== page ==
Therefore, preparing your minds for action, and being sober-minded, set your hope fully on the grace that will be brought to you at the revelation of Jesus Christ.
1 Peter 1:13
If you are privy to the news, you’ll know that godlessness of the country is not only growing, but it is becoming much more aggressive.
For instance, Apple has recently axed what is known as the Manhattan Declaration iphone app from its itunes store. The MD is a document that some Christians put together as a sort of statement of faith. Petitioners though, complained that the Manhattan Declaration, espouses hateful and divisive speech despite its rating of no objectionable material.
The “objectionable” material reads as follows:
“We will not comply with any edict that purports to compel our institutions to participate in abortions, embryo-destructive research, assisted suicide and euthanasia, or any other anti-life act; nor will we bend to any rule purporting to force us to bless immoral sexual partnerships, treat them as marriage or the equivalent, or refrain from proclaiming the truth, as we know it, about morality and immorality and marriage and the family."
You may have also heard how the money transfer company PayPal, has launched an investigation of several Christian organizations. Again it was because their views on homosexuality and traditional marriage were considered hateful to the secular mindset.
Stories have also arisen concerning Google and how the major search engine promotes certain left leaning websites over Christian and conservative websites.
These of course, are only the minor issues that are starting to arise. They help us to realize though that the major players in society today are not friendly to those of us who hold to the Christian worldview. Moreover, we see that there is a concerted effort to suppress Christians and Christianity. And their efforts are intensifying. You might say that their goal is not just to abolish the face of Christ from not just the public square, but to strike him from the face of the earth altogether.
If you have your ears tuned to the right places you will most certainly understand what it means to be pilgrims who live in the midst of pagans. You’ll understand that we live in a culture that is growing more and more adverse to our faith and way of life. That’s why the book of first Peter is so applicable to us today. We are finding ourselves in very much the same context as those early Christians did. We are seeing that our situation is starting to mimic theirs.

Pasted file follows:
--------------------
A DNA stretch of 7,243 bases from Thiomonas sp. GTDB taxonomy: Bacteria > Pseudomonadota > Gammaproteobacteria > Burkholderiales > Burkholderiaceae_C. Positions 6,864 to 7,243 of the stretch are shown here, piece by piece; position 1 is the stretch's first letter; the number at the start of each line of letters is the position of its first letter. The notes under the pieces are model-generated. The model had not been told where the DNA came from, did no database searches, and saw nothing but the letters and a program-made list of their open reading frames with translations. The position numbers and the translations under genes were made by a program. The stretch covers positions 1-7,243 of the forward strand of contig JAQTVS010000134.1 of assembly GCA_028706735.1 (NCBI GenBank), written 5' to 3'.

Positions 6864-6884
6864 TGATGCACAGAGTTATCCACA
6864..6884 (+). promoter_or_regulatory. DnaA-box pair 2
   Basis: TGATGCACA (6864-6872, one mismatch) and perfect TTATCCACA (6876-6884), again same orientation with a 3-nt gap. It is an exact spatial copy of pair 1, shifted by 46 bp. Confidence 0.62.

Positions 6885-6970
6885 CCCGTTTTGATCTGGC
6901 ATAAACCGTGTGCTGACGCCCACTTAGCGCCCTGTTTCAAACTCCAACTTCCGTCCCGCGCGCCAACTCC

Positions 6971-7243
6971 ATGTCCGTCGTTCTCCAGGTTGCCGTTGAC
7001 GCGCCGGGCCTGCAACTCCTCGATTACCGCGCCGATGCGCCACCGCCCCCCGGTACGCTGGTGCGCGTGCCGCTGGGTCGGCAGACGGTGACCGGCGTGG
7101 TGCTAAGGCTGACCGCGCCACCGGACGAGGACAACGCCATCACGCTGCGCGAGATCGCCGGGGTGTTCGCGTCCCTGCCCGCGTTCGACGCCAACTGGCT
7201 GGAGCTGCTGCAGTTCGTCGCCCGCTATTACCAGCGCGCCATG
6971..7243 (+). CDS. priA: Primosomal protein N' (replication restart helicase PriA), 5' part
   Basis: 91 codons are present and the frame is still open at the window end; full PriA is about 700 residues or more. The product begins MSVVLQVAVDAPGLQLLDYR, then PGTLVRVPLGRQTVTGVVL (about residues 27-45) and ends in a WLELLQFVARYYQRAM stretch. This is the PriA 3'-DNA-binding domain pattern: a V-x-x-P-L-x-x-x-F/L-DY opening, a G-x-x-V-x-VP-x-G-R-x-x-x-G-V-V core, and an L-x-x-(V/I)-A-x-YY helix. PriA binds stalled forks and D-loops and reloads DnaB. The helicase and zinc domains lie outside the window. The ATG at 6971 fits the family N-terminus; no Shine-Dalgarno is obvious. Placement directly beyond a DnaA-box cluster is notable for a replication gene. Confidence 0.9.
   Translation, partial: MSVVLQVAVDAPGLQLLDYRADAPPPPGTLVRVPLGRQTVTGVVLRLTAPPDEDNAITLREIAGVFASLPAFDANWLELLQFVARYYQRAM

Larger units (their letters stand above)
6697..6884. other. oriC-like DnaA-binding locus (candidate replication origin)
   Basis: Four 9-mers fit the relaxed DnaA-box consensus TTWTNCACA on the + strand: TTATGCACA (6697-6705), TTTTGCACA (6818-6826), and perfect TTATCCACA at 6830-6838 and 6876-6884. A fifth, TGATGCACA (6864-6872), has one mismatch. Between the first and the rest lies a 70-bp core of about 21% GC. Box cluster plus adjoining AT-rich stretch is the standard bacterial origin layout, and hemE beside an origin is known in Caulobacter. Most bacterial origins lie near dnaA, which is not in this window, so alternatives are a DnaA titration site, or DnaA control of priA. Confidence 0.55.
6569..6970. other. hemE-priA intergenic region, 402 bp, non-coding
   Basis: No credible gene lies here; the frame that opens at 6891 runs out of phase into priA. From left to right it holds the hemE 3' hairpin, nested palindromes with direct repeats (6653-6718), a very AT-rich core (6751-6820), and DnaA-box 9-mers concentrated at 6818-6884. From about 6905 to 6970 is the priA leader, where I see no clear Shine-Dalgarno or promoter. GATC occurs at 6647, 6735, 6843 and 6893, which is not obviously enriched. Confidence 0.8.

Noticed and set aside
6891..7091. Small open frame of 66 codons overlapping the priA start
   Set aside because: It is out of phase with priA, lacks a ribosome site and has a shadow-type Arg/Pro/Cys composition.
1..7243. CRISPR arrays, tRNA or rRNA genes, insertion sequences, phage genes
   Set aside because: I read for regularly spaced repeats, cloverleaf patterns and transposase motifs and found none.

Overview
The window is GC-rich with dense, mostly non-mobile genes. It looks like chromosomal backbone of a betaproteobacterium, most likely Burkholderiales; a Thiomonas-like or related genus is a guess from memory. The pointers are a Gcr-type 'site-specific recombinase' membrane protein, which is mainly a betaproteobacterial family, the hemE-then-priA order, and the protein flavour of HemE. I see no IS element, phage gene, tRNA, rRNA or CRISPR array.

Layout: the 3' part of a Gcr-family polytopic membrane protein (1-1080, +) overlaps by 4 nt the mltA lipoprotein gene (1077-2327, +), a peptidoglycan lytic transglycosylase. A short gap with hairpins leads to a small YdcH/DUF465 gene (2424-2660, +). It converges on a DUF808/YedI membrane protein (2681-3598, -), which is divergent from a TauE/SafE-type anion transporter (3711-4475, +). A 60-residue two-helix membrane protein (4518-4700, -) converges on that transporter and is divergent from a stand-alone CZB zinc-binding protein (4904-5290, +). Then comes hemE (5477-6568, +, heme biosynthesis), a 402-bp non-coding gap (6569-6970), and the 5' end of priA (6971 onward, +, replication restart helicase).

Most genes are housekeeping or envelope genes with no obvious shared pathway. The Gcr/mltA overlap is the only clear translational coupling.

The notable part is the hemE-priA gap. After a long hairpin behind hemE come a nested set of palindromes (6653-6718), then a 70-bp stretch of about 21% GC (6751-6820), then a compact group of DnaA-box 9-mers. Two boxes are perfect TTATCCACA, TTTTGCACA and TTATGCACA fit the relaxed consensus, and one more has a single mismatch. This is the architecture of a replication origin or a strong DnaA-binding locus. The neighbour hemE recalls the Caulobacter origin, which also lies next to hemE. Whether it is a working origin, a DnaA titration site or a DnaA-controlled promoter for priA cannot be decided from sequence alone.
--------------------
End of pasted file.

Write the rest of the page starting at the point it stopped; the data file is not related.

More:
And Peter’s words help us just as much as they helped those to whom he first wrote. For in this passage Peter gives us instruction on what it takes to live in a culture that that is opposed to our way of life. He tells us that if we are going to live in an adverse culture we must possess the right frame of mind. Mentally, he says, we must stay alert to the evils around us and focused on the graces before us.
I. We must stay alert to the evils around us
Peter uses two phrases to communicate how our minds must stay alert. The first thing it says is that we must “prepare [our] minds for action.” A literal translation would read something like “gird up the loins of your mind.” The idea of girding up your loins comes from Middle Eastern warfare. Back then they wore long flowing garments. And when they had to run or do battle, they would pull these garments up and tuck them into their belts. This would allow them to run better or give them better agility as they went into combat. They wouldn’t have anything hindering their movement or getting in their way as they engaged in battle.
What Peter is saying is that we need to do mentally. We need to be alert. We need to be on the lookout for any foreign doctrines that might advance against our minds. We need to be prepared to take them on and ready to take the enemy by storm.
The same sort of idea is being communicated in the phrase “be sober minded.” Peter is telling you to be serious about your situation in life. He’s saying you recognize the dangers that may lurk about you.
If you would like to extend the metaphor of “sobriety,” think about it this way: Peter is telling you that there are intoxicating teachings out there. And these teachings have the power to impair your faith or damage your ability to say alert. If you are drunk, the alcohol in your system prevents your mind from functioning as quickly as it should. So your reaction time is not what it ought to be. As a result, you can succumb to all sorts of problems.
Young people, the best way I can describe this is by making this comparison. Let’s say that you are at a baseball game. And you’re hanging out with your friends, and you’re having a jolly time with them. So much so that you pretty much forget about what’s going on out on the baseball field. The game is the furthest thing from your mind. Then, all of a sudden, someone yells “Look out!” As soon as you hear that, there is a strong sensation that runs through you. Almost instantaneously you’re body tenses up. Your mind kicks into high gear and all your senses immediately turn into a radar to find whatever it is you’re supposed to be watching out for. And within a split second you’re jumping out of the way of a speeding foul ball. It all happens so fast—you react so quickly—that you don’t really know how you got out of the way.